Many local races still up in air; Murphy leads for mayor
Some candidates still neck and neck in hours after polls closed
The earliest results from Merced County polls showed some clear leads in local city council races, but many contests are still open-ended.
Atwater Mayor Jim Price started the night off behind at 35.4 percent of the earliest votes returned in his bid for re-election against Councilmember Paul Creighton, who has 65.4 percent of the vote.
Hanging in the balance in Atwater is the employment of Police Chief Samuel Joseph, who was placed on leave back in January. Creighton supported the decision while Price did not. The two have also fallen on opposite in the hiring of City Attorney Doug White and City Manager Lori Waterman, both of which were supported by Creighton.
Atwater politics has been particularly nasty in the past two years with two sides of the divided council accusing each other of legal and ethical violations.
Councilmember Brian Raymond, who has voted along with Creighton on those highprofile decisions, saw 62.6 percent of the early vote against opponent Don Hyler III, who had 37.3 percent in the District 4 election.
District 3 candidates Danny Ambriz (45.8 percent) and Dan Hernandez (54.1 percent) were not separated by much. Hernandez has been openly critical of the Atwater city attorney and the decision to put Joseph on paid leave.
Merced Mayor Mike Murphy took a commanding lead with about 72 percent of the returns over his opponent Monica Kay Villa, a homeless woman and advocate. Murphy ran on a campaign touting his first two years in the seat and his slogan “Merced — a city on the rise.”
Delray Shelton, a Merced County Sheriff’s sergeant, was in a tight race with 48.8 percent of the vote in District 6. Buhach Colony teacher John Bliss had 51.1 percent of the early returns. Both candidates spoke during their campaigns about adding to the city’s public safety, issues around homelessness and improving downtown.
The District 4 race saw a greater distance between candidates as Councilmember Kevin Blake, also a sheriff’s sergeant, had 57.4 percent of votes compared to 42.5 percent for challenger Karla Seijas, a UC Merced employee.
South Merced’s District 2 had candidate Fernando Echevarria, who moved from Atwater about three years ago, with 78.7 percent of the vote. About 21.2 percent of voters cast a write-in vote. The only qualified write-in candidate in the race was Ronnie De Anda, who was raised in Merced.
Incumbent Mayor Mike Villalta, seeking his fifth term this election, had 68.6 percent of the returns and a comfortable lead. He led business owner Nilson Gomes
Filho who had 31.3 percent.
Also on the council for several years, Councilman Tom Faria (61.4 percent) had the lead over Refugio Llamas (35.8 percent), who has lost the race to Faria before in District 2. District 3 candidate Brett Jones had an early lead with 58.1 percent compared to 41.8 percent for John Cates.
Three sitting councilmembers and a retiree are facing off for the mayor’s seat. Gurpal Samra (55.2 percent) had a significant lead over Alex McCabe (21.9 percent) and Juan Aguilar Jr. (14.9 percent). Retiree Mario Luera rounded out the race with 8 percent.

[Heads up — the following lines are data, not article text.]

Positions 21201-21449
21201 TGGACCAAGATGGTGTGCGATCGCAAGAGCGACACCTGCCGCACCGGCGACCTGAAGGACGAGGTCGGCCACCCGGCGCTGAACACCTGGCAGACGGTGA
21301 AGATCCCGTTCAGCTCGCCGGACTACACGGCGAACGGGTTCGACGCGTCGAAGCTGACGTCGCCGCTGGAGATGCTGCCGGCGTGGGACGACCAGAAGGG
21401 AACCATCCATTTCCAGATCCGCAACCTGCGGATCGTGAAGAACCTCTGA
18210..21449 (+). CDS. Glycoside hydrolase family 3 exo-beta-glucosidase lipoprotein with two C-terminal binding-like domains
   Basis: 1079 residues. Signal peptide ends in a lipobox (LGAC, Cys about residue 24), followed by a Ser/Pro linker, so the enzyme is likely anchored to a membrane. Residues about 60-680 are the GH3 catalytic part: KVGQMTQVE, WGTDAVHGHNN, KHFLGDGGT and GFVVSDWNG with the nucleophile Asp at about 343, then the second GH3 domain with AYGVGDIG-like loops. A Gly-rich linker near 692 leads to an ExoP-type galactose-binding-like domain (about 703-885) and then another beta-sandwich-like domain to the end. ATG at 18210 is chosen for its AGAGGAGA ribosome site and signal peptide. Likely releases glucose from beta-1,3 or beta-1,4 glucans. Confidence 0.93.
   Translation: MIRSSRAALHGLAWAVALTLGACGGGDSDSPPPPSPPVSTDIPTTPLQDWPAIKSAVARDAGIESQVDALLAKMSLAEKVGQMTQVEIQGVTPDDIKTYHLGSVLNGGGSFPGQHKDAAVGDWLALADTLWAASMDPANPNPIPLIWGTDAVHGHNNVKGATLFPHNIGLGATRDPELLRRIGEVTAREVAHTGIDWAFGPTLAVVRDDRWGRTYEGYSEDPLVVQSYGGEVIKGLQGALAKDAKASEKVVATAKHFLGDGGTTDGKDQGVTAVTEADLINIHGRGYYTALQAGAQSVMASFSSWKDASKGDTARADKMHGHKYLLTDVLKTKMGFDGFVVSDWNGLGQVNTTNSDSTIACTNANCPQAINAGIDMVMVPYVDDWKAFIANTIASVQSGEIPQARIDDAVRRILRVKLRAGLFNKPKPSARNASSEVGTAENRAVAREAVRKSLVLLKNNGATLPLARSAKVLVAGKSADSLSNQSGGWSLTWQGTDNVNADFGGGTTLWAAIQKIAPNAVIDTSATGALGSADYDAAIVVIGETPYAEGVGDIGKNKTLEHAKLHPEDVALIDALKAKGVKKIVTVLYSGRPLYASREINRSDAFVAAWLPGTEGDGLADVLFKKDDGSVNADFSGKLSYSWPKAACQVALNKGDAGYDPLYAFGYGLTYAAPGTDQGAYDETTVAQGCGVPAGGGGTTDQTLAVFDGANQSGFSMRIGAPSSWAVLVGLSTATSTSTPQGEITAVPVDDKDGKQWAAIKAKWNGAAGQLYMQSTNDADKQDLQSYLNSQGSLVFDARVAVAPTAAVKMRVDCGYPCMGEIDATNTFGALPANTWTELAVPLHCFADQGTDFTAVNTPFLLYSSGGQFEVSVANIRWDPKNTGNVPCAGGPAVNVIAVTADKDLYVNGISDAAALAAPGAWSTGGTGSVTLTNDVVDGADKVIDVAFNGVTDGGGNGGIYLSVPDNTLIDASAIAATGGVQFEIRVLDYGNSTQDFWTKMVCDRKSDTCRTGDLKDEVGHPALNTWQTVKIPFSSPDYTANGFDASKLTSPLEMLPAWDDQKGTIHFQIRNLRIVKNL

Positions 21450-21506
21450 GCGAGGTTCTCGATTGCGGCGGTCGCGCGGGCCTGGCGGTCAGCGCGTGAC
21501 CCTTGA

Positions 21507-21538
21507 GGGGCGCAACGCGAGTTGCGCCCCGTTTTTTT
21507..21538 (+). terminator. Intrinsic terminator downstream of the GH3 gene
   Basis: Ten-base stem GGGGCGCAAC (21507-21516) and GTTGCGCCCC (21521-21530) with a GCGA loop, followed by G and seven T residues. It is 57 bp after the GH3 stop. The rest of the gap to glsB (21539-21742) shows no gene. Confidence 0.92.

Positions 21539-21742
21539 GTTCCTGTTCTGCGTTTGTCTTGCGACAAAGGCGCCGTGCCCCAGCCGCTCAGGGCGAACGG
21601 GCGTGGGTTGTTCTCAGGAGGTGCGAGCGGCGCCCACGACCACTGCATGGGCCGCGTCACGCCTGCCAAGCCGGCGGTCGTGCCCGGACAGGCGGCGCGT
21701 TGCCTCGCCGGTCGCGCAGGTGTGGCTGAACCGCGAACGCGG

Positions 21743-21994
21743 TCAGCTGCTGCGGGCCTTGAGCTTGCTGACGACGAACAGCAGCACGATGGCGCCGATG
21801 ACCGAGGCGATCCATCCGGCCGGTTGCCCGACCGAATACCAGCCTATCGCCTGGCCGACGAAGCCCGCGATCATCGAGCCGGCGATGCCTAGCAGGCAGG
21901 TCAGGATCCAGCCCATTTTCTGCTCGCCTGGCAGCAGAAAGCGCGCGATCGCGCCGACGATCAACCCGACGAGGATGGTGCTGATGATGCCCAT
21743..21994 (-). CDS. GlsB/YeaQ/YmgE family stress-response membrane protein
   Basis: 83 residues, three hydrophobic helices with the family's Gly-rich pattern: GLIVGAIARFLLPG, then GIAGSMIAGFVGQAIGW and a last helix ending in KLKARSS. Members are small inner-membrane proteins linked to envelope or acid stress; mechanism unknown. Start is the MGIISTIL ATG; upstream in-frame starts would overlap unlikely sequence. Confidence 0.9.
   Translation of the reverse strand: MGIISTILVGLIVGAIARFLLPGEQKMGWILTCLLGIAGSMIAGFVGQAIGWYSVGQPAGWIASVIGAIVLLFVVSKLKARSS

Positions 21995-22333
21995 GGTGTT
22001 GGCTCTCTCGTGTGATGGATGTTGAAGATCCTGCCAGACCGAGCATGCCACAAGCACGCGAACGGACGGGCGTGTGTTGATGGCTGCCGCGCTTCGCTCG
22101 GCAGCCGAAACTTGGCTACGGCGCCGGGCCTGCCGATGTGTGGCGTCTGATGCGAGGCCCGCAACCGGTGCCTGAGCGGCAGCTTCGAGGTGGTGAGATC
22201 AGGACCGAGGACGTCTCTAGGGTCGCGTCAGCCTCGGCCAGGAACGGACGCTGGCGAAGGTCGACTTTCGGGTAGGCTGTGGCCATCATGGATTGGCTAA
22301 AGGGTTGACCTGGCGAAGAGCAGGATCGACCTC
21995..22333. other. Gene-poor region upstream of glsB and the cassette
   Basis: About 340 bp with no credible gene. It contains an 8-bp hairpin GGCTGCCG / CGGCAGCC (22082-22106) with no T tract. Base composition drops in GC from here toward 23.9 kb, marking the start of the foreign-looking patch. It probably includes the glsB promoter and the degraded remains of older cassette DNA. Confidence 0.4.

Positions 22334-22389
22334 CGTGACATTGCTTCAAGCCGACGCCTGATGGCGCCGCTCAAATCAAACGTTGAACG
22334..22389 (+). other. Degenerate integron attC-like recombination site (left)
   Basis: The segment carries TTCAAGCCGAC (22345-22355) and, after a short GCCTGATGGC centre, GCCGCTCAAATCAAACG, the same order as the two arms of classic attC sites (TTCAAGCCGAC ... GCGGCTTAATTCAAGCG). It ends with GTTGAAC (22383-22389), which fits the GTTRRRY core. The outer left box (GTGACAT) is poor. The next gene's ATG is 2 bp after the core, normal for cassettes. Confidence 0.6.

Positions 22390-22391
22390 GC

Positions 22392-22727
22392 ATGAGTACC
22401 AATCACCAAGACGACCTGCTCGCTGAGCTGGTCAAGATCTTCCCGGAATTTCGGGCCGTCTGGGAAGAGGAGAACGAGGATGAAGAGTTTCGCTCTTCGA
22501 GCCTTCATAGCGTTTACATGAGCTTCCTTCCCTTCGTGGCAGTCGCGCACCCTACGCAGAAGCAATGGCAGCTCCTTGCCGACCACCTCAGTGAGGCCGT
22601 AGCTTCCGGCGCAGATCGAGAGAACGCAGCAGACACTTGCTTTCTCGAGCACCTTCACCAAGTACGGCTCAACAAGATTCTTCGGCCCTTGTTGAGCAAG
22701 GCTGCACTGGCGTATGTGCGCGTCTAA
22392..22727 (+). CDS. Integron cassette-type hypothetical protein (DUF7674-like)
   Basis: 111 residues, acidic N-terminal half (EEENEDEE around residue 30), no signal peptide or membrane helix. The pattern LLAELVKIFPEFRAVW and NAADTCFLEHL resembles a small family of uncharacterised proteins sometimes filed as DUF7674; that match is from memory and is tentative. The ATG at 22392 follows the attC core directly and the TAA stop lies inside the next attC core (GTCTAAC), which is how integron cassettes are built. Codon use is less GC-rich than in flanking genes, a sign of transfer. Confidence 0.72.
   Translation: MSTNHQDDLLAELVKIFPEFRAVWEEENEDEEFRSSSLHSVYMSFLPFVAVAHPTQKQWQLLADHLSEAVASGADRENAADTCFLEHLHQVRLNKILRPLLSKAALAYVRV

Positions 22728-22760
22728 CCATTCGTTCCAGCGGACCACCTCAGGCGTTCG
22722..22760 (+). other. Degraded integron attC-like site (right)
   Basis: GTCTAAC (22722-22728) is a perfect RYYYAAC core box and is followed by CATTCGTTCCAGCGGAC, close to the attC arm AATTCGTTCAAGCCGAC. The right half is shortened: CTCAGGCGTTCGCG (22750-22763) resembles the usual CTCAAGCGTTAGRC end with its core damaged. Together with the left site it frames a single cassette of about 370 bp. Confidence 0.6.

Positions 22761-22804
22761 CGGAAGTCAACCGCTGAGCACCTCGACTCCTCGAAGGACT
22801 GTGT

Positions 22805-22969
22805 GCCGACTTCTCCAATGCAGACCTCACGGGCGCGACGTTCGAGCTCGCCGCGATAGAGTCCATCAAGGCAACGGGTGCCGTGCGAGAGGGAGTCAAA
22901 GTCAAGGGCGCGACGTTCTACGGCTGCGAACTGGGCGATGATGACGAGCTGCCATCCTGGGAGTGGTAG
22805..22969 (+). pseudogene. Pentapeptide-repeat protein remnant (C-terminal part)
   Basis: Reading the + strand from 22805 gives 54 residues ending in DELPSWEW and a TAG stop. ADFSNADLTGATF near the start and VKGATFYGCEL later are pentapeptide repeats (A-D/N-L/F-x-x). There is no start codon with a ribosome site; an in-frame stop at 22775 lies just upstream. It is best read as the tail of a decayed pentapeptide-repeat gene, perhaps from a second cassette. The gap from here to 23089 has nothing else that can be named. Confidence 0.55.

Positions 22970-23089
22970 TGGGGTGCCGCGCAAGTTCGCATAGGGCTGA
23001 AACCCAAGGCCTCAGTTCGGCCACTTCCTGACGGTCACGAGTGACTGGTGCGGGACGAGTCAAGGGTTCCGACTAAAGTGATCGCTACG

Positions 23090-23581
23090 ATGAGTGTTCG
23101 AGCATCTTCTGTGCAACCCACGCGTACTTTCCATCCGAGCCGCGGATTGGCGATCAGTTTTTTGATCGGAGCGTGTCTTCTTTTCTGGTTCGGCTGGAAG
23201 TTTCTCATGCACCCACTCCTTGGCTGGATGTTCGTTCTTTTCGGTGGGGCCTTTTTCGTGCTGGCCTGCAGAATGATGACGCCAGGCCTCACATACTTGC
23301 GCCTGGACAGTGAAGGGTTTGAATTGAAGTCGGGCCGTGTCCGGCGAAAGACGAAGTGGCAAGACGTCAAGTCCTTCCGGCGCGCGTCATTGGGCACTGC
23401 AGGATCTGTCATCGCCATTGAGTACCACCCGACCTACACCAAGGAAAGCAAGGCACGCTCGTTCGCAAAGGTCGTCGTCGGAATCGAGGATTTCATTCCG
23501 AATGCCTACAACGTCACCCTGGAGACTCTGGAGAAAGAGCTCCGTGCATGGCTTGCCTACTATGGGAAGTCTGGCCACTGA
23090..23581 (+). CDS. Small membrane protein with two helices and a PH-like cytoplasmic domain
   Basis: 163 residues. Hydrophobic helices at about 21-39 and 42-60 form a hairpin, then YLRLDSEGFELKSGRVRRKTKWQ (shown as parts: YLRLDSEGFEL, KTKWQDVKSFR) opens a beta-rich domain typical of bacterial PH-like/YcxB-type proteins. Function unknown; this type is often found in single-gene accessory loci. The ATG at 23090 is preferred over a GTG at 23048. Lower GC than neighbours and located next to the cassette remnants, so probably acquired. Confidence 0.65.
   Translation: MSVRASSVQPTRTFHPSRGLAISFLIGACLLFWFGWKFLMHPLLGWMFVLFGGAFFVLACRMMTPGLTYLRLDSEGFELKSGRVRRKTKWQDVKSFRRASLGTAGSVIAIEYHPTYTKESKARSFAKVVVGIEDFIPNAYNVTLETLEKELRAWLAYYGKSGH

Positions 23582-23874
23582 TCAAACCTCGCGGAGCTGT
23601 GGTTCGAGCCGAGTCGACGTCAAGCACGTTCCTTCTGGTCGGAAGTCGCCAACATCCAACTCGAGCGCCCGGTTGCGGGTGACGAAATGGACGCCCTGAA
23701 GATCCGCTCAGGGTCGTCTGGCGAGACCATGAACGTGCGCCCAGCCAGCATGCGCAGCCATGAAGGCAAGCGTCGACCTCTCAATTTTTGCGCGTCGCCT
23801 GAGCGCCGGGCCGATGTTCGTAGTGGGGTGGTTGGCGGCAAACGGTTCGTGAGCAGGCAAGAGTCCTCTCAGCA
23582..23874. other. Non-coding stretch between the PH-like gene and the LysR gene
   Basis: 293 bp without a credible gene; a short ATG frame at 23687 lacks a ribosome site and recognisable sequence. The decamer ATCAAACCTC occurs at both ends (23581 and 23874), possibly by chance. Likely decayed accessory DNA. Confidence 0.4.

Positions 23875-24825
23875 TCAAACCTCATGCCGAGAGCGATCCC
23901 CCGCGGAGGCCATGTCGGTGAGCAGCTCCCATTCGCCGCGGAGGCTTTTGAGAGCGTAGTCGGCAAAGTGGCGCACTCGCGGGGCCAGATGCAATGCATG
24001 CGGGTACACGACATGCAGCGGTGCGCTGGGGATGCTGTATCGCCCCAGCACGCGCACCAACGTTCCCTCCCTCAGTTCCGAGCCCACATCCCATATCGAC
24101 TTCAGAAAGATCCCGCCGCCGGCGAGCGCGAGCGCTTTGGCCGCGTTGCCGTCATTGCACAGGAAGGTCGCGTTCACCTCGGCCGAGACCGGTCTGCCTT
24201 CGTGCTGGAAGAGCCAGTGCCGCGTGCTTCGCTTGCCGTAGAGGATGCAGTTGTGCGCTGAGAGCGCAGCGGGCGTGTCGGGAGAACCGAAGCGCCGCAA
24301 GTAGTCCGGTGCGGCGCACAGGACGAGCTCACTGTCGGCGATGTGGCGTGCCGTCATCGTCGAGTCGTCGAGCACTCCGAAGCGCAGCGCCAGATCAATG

Hopefuls for one of the three seats were separated by few votes in a crowded ballot. The candidates: Gagandeep Kang had 27.6 percent; Raul Garcia had 14.5 percent; Garry Gurpreet Singh had 12.8 percent; Maria Baptista Soto had 11.2 percent; Jason Roth had 9 percent; Elias Jesus Maldonado III had 7.4 percent; Jay Abrams had 6.3 percent; and Mucio Vera Jr. and Roberto Godinez were tied at 5.5 percent.
Incumbent Thomas Lee Pigg led the race with 35.3 percent of the vote for one of two open seats. Bookkeeper Deborah Orlando had 29.6 percent, community advocate Alice Thompson garnered 26.2 percent, retiree Kuldip Mahal tallied 9 percent.
Patrick Nagy, who has been on the council since 2008, tallied 66.2 percent of the vote while newcomer Zachary Ramos had 33.7 percent in the bid to be mayor.
There are two seats up for election in Gustine. Rich Ford, a business owner and former mayor, had 40.5 percent of the vote, followed by Derek Alexander and Lynn Schultz, each hovering around 30 percent.
With 45.2 percent of the vote, state Sen. candidate Anna Caballero, the former mayor of Salinas, trailed Robert Poythress, a Madera County supervisor, who had 54.7 percent.
Incumbent Assemblymember Adam Gray, D-Merced, held a healthy lead with 68.1 percent of the vote compared to Libertarian Justin Ryan Quigley, who garnered 31.8 percent.
The District 16 congressional race was closer. Rep. Jim Costa, D-Fresno, held 49.7 percent of returns while challenger Elizabeth Heng had 50.2 percent.
Election workers Loretta Spence, left, Annette Anderson, center, and Julie Hassen assists voters Tuesday at the Merced County Administration Building at 2222 M St. in Merced.
A “Vote Here” sign and tape on windows direct voters to the polls at the Merced County Library at 2100 O St. in Merced on Tuesday.
Stickers wait to be handed out to voters at the Merced County Administration Building in Merced on Tuesday.